The Elephant Man is a black and white film based on the life of Joseph Merrick, a 19th Century Englishman with a congenital disease that left him facially disfigured and forced to live as a sideshow freak. It explores in particular his relationship with a doctor, Frederick Treves.
It has been submitted to the BBFC several times on video and DVD after its initial classification on film in 1980 when it was passed AA despite some discussion of whether an A rating would be possible. (For more information about historical categories and certificates click here).
When it was seen on VHS in 1987 it was passed PG (there was no PG certificate in 1980).
The key classification issues are the elements of mild horror and scenes of mild violence. These have remained the key classification issues on all subsequent submissions - the most recent in 2007.
The horror sequences are effective and affecting, though lacking in strong gory detail – for example, the elephants screaming and the mother’s nightmare sequences.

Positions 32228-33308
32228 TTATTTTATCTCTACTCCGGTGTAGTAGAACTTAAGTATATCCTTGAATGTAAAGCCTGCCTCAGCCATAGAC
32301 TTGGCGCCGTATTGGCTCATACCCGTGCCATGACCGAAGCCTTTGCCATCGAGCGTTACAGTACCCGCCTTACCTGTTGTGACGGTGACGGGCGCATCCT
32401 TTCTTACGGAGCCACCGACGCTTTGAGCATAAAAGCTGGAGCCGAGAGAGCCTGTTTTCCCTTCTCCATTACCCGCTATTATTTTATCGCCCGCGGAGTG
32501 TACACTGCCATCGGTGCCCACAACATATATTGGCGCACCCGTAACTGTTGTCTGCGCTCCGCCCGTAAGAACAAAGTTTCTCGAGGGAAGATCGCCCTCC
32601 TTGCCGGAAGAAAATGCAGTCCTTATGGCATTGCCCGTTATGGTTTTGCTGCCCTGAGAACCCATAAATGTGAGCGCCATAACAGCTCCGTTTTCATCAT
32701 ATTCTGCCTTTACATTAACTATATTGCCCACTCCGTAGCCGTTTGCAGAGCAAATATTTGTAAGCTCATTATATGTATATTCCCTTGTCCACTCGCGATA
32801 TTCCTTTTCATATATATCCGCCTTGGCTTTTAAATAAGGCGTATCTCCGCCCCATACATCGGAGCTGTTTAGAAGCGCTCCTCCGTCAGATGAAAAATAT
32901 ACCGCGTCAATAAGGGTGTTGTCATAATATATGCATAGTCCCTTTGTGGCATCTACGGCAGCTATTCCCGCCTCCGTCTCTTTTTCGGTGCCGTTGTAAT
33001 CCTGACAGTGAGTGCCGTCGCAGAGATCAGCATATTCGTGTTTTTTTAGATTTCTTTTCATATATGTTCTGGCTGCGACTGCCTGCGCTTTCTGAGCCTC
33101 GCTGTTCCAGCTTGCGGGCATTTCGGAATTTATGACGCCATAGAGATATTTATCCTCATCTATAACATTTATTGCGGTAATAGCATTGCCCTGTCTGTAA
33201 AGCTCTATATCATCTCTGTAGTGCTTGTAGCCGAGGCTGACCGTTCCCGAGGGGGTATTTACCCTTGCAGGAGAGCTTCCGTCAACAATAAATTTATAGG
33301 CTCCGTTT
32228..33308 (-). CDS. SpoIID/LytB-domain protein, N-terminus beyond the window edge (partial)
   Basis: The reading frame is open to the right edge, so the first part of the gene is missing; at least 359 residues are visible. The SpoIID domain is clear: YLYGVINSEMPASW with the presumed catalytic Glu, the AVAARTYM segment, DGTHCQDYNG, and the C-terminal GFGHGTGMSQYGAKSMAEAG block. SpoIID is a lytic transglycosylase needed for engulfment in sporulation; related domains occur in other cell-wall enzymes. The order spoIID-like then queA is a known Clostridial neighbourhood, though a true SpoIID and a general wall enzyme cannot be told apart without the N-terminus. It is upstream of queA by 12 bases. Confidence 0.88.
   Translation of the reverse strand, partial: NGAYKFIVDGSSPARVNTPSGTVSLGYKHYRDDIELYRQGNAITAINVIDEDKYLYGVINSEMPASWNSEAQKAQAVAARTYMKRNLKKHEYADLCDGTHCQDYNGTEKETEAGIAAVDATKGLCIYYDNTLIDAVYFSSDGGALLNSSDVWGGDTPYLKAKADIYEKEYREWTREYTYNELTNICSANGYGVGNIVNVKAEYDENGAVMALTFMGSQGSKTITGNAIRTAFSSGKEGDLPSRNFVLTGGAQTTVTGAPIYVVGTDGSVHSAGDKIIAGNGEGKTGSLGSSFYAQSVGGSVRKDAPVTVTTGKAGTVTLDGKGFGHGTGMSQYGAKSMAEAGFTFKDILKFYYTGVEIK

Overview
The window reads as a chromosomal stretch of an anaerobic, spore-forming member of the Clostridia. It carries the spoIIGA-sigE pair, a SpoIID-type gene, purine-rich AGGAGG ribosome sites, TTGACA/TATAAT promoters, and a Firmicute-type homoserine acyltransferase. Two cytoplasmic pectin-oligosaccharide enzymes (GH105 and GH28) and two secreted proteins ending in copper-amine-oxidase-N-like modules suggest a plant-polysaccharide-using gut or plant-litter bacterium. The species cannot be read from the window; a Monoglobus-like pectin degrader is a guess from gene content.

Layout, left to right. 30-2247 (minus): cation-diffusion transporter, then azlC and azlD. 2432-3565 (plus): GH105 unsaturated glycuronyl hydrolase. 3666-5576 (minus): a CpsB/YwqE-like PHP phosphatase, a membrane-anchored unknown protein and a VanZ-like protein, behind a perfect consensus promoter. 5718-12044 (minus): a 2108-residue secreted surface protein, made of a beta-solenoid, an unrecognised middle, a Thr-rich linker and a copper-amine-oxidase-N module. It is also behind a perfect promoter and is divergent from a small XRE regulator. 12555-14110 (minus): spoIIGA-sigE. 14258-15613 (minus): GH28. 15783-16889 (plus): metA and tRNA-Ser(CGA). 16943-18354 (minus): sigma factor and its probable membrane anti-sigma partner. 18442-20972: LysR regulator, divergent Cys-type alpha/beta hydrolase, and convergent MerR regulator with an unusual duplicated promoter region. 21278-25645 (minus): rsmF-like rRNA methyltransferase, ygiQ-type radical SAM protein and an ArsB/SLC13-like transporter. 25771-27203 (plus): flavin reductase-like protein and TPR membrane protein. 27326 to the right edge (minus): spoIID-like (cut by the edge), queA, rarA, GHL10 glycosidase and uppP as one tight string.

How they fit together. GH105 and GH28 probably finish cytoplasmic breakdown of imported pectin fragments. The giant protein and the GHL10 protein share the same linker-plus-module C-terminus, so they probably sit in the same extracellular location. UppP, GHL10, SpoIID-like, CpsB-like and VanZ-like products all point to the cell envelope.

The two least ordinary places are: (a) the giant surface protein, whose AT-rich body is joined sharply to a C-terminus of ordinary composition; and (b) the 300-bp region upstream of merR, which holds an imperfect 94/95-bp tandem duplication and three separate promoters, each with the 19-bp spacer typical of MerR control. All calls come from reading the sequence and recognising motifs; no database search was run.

The violence includes some brief moments of detail, such as some women cat-fighting in a pub resulting in sight of bloody scratched faces, and also includes scenes where the sympathetic lead character is treated roughly and humiliated - for example, by the night porter and later by Bytes who hurts him with a cane. It is clear in these sequences that Merrick is vulnerable and being treated cruelly and unkindly. The violence is not endorsed by the film.
Under current BBFC Guidelines, these moments are all also well contextualised, and containable at PG, where horror Guidelines direct that 'frightening sequences should not be prolonged or intense' and violence Guidelines state that 'Moderate violence, without detail, may be allowed, if justified by its setting'.
The PG category can also contain the two uses of 'bastard' in the film, which would be classified as mild language, especially when the term is directed at another person as happens here.